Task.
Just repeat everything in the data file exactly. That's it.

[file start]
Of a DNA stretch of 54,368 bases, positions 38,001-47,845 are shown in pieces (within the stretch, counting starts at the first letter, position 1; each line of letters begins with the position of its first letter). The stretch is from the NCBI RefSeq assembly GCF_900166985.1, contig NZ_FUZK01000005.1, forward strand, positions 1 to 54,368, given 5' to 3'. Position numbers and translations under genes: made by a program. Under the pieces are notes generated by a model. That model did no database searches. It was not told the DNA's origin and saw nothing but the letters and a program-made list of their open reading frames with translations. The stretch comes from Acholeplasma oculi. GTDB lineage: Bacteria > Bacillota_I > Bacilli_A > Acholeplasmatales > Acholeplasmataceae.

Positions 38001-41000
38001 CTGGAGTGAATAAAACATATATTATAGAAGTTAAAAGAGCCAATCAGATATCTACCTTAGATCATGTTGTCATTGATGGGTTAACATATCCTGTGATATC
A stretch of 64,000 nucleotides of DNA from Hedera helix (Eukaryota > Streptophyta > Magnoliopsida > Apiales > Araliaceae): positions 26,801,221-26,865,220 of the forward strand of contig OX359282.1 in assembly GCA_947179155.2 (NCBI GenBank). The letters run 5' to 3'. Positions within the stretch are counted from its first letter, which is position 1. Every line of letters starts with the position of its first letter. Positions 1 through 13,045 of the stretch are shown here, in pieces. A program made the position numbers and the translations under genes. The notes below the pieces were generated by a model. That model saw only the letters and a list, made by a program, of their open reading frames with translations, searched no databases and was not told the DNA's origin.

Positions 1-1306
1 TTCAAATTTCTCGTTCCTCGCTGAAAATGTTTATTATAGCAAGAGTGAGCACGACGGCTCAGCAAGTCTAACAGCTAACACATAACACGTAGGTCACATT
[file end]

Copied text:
Of a DNA stretch of 54,368 bases, positions 38,001-47,845 are shown in pieces (within the stretch, counting starts at the first letter, position 1; each line of letters begins with the position of its first letter). The stretch is from the NCBI RefSeq assembly GCF_900166985.1, contig NZ_FUZK01000005.1, forward strand, positions 1 to 54,368, given 5' to 3'. Position numbers and translations under genes: made by a program. Under the pieces are notes generated by a model. That model did no database searches. It was not told the DNA's origin and saw nothing but the letters and a program-made list of their open reading frames with translations. The stretch comes from Acholeplasma oculi. GTDB lineage: Bacteria > Bacillota_I > Bacilli_A > Acholeplasmatales > Acholeplasmataceae.

Positions 38001-41000
38001 CTGGAGTGAATAAAACATATATTATAGAAGTTAAAAGAGCCAATCAGATATCTACCTTAGATCATGTTGTCATTGATGGGTTAACATATCCTGTGATATC
A stretch of 64,000 nucleotides of DNA from Hedera helix (Eukaryota > Streptophyta > Magnoliopsida > Apiales > Araliaceae): positions 26,801,221-26,865,220 of the forward strand of contig OX359282.1 in assembly GCA_947179155.2 (NCBI GenBank). The letters run 5' to 3'. Positions within the stretch are counted from its first letter, which is position 1. Every line of letters starts with the position of its first letter. Positions 1 through 13,045 of the stretch are shown here, in pieces. A program made the position numbers and the translations under genes. The notes below the pieces were generated by a model. That model saw only the letters and a list, made by a program, of their open reading frames with translations, searched no databases and was not told the DNA's origin.

Positions 1-1306
1 TTCAAATTTCTCGTTCCTCGCTGAAAATGTTTATTATAGCAAGAGTGAGCACGACGGCTCAGCAAGTCTAACAGCTAACACATAACACGTAGGTCACATT